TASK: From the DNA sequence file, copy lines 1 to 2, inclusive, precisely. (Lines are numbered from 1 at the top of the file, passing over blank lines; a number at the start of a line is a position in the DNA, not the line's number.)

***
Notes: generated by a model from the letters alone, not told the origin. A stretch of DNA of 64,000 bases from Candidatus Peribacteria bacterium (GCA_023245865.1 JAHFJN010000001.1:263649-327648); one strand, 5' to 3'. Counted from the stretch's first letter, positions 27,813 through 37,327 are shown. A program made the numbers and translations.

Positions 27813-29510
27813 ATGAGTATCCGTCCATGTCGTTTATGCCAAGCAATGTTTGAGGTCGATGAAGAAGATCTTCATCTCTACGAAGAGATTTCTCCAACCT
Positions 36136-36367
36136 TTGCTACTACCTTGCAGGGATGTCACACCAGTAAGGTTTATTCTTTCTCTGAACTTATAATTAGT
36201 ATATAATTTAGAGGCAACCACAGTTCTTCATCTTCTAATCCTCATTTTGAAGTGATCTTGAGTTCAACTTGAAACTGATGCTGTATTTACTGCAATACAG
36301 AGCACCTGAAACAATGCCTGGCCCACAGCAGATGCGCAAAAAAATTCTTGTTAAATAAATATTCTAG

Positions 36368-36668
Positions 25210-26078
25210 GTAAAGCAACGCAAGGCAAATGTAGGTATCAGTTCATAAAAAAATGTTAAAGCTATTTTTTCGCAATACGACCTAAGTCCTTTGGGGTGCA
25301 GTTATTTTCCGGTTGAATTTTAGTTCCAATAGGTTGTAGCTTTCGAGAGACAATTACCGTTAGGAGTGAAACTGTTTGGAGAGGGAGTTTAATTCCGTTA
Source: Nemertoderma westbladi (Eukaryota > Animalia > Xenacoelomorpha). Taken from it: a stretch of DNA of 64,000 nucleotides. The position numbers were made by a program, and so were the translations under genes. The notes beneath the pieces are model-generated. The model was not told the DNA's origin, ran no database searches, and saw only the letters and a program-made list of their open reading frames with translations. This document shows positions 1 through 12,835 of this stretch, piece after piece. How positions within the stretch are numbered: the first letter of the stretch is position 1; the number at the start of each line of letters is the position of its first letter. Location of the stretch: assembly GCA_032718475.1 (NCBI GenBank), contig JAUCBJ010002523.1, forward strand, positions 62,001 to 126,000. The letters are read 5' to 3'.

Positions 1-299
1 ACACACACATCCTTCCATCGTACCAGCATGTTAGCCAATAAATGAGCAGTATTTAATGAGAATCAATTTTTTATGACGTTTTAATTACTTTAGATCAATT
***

Notes: generated by a model from the letters alone, not told the origin. A stretch of DNA of 64,000 bases from Candidatus Peribacteria bacterium (GCA_023245865.1 JAHFJN010000001.1:263649-327648); one strand, 5' to 3'. Counted from the stretch's first letter, positions 27,813 through 37,327 are shown. A program made the numbers and translations.

Positions 27813-29510